Have you ever stopped to wonder who you should thank for LGBT pride month, LGBT history month, National Coming Out Day or any other LGBT pride related event? The history of our proud community often goes overlooked in favor of festive pride parades.
While it is important to celebrate now, and how far we’ve come, we as a community should be aware of the people who fought to get us to this point. There are members of our community, in living memory, who were not allowed to be married legally, or who were discriminated against in their workplace or other public areas.
Their activism helped us get to where we are now, and they should all be celebrated as well! Let’s get back to our roots, and talk about the woman who set in motion the creation of this powerful movement: Marsha P. Johnson.
Marsha “Pay It No Mind” Johnson, was a force to be reckoned with in the streets of Greenwich Village. Her vibrant clothing and beaming smile were quick to intoxicate anyone she met. She was known for her fearlessness in the face of ignorance and discrimination, and for always being true to herself.
She followed this principle as closely as she could in her life.
Johnson moved from New Jersey to New York and shortly after changed her name from Malcolm Michaels to Marsha P. Johnson. She was a trans woman of color, a sex worker, and perhaps most iconically, a strong voice in the LGBT community.
Johnson grew up in a turbulent time. The sixties were a time of revolution of all sorts, not only political but cultural and sexual as well. It was a time of considerable turmoil for the LGBT community.
Solicitation of homosexual relations was illegal in New York City, and there were laws in place that allowed police officers to arrest people not wearing gender-conforming clothing. For this reason, LGBT members packed themselves in gay clubs and bars.
Gay bars offered a haven to people who were being persecuted out on the streets. It gave them a place to be themselves. However, since displaying gay behavior was widely illegal throughout the United States, these safe zones for the LGBT+ were sought out by the police and subject to random raids.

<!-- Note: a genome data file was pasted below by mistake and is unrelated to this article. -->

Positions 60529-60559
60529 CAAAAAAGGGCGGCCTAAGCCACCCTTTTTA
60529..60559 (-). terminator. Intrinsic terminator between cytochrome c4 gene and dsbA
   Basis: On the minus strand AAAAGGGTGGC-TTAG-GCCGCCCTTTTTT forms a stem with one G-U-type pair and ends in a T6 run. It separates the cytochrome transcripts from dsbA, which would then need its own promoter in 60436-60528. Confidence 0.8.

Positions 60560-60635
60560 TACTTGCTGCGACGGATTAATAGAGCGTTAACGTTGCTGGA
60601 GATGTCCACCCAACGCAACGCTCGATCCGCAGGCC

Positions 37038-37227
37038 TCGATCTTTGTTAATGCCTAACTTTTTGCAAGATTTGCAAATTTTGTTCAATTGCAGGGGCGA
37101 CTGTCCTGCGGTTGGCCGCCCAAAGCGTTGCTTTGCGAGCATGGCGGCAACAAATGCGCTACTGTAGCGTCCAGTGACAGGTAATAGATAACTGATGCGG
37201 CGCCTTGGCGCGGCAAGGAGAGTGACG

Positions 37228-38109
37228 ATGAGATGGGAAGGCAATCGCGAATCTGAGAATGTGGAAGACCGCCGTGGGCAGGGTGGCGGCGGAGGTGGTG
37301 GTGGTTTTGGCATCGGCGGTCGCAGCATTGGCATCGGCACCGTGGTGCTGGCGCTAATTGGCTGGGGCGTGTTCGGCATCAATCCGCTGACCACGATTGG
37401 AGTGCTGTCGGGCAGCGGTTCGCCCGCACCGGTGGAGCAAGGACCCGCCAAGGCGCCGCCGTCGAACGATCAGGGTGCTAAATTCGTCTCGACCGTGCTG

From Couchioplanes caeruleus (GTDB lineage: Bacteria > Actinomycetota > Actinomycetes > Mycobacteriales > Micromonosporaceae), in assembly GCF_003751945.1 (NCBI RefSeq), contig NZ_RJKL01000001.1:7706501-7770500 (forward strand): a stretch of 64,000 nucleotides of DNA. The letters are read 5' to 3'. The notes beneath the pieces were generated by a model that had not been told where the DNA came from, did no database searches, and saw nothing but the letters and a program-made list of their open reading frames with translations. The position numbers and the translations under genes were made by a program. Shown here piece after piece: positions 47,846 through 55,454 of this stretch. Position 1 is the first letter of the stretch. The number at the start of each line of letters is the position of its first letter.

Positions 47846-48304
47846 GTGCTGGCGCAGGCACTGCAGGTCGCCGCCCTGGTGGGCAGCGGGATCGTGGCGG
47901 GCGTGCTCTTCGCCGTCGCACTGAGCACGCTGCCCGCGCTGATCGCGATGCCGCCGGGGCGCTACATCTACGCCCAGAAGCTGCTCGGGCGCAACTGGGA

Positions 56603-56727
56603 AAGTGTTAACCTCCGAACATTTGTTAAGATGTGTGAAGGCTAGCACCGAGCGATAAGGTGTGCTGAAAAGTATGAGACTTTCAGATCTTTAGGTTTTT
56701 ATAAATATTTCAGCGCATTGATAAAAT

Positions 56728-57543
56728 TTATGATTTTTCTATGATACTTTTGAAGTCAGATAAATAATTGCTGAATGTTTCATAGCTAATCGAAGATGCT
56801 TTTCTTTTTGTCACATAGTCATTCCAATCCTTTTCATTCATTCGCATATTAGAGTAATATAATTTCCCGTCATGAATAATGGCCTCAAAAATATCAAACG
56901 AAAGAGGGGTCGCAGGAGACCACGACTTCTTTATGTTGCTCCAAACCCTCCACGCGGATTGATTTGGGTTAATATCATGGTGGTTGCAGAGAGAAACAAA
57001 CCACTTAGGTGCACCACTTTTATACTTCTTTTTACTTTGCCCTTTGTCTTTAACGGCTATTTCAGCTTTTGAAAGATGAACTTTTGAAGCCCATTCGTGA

Most times, the owners of the club would be tipped off by corrupt cops before the raid began. This would allow the owners and employees enough time to stash alcohol (sold without a license) and hide any other incriminating things. Even with many of the illegal substances hidden, most patrons were violently harassed by police officers during the raids.
The 1969 Stonewall riots’ epicenter was that of the Stonewall Inn, a gay bar in Greenwich Village. On June 28th, a small squad of police officers stormed the Stonewall Inn. As many as 13 people were arrested, and even more, beat up by police officers in the process. The commotion in the bar soon attracted an upset and angry crowd outside.
As the police officers began hauling people out of the bar, the crowd began to get even more upset. Many of the passers-by and regular patrons had been mistreated this way by police before. They were ready to take a stand to end the harassment and ongoing brutality the NYPD had been hammering down on them for years.
As the police dragged out more patrons, the onlookers began to throw small stones and other objects, as well as objections to the treatment of the people being arrested. Within minutes the crowd was in a full-on riot.
The police were able to disperse the crowd for a little while, but they were unable to quell the rage in their hearts, as the riots lasted a full five days after that fateful day.
Unfortunately, it is not widely known that Marsha P. Johnson, and Sylvia Rivera, were at the forefront of the Stonewall Riot. Both were among the first of the patrons to start fighting back when the police were beginning to handle the patrons they were dragging out of the bar violently.
This event marked not only the beginning of the LGBT+ rights movement, but it is an important marker in the fight against police brutality as well.
The events at the Stonewall Inn helped to catalyze the gay rights movement. The riots also inspired Marsha P. Johnson and her fellow drag queen, Sylvia Rivera, to create an organization they dubbed STAR or Street Transvestite Action Revolutionaries. They dedicated their group to helping homeless drag queens and young trans women of color.
Unfortunately, Johnson’s part in fighting the good fight was cut short when on July 6th, 1992, she was found deceased in the Hudson River. Many questions still surround her untimely death. Despite being ruled a suicide, there is strong evidence against this ruling. On the night of her death, she notified her friends that a strange car had been following her, shortly after she disappeared.
We have a lot to learn from Marsha P. Johnson. She, her sisters and fellow LGBT members, stood up in the face of adversity on that fateful night. Not only did they not give up, but they kept on fighting for five more days.
They continued their fight by creating organizations that would benefit the next generation of LGBT individuals and beyond. In this day and age, we take a lot for granted, we have seen massive strides in the LGBT community that Johnson could only dream of. Little did she know she would bear a portion of the responsibility for those rights we have today.
However, even still today there is strife. Maybe not in your neighborhood, but somewhere in the world, a member of your community is being persecuted for being who they are.
Now is the time to follow in the footsteps of Marsha P. Johnson and her sisters. Now is the time to continue to fight the good fight that she dedicated her life to.
We should all follow her example while in the face of adversity: pay it no mind and continue fighting for our rights.